Is it mere coincidence that all three of the comments on the Defining Collaboration post were from guys named Jim? I think not!
Two of the comments wanted to stress that collaboration can (and often does) take place within the context of formal organizational structures and activities. That’s definitely a good point. I didn’t mean to imply in the definition that it didn’t.
What I was trying to distinguish is the difference between the activity of collaboration, which I think of as being free flowing, creative, and non-deterministic, from a traditional command-and-control kind of activity, where someone in authority directs and coordinates the work of others and where repeatable processes are executed in well understood ways.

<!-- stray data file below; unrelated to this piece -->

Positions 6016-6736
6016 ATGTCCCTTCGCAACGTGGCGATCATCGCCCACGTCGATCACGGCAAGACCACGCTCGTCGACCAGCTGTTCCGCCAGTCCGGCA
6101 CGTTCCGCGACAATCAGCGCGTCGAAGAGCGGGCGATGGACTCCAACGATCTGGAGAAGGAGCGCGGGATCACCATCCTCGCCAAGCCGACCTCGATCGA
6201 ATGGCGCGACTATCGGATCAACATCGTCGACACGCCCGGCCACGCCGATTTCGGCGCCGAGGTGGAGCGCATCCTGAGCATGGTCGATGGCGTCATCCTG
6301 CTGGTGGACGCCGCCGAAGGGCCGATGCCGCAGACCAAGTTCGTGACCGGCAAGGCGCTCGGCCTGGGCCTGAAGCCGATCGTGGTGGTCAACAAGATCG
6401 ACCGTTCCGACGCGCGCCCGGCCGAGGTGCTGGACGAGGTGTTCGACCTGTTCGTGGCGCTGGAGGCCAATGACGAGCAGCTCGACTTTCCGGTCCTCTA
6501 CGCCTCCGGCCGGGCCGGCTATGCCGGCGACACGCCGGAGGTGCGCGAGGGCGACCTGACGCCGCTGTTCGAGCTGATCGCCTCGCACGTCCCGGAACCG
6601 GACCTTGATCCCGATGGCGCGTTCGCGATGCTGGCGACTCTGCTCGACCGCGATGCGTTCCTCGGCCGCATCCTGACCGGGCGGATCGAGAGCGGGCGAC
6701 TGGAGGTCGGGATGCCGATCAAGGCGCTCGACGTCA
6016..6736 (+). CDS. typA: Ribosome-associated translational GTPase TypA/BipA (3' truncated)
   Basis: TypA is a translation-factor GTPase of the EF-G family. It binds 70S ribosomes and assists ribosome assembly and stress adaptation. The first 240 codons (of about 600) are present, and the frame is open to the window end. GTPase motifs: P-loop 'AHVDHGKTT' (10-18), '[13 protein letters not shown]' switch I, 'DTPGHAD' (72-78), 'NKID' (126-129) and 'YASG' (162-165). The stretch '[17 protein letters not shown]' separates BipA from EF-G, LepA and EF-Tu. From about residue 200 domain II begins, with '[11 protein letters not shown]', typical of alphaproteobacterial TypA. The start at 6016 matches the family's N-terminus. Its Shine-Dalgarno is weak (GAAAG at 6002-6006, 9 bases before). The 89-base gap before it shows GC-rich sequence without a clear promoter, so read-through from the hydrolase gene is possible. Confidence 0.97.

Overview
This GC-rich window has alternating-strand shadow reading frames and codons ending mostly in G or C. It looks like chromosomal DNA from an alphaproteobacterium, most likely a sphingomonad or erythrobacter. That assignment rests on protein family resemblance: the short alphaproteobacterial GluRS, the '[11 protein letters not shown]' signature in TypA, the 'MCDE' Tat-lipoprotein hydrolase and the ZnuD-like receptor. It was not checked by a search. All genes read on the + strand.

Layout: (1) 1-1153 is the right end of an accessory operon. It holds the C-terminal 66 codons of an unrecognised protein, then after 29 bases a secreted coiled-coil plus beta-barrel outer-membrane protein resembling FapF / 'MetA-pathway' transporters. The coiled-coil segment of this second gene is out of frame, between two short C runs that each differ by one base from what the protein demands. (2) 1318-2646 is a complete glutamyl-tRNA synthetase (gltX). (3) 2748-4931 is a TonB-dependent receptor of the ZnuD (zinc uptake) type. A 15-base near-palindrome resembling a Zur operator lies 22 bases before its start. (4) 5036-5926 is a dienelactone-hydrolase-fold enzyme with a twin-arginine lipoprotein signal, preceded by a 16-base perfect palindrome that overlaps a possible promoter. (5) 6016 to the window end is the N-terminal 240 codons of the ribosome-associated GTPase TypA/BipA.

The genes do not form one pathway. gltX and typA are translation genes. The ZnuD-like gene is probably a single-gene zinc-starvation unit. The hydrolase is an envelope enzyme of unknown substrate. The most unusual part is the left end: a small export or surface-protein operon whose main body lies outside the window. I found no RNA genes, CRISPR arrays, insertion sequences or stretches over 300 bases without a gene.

The reason I want to make that distinction is that I think it’s at least likely that the two different kinds of work require, or at least can best benefit from, different kinds of tools. So while tools like traditional project management software, forms-processing, and workflow engines are good for the hierarchical structured kind of work, tools like wikis and group task lists are perhaps more useful for collaborative activities.
I’ll have to think about how to make that clearer in the definition. Thanks, Jims!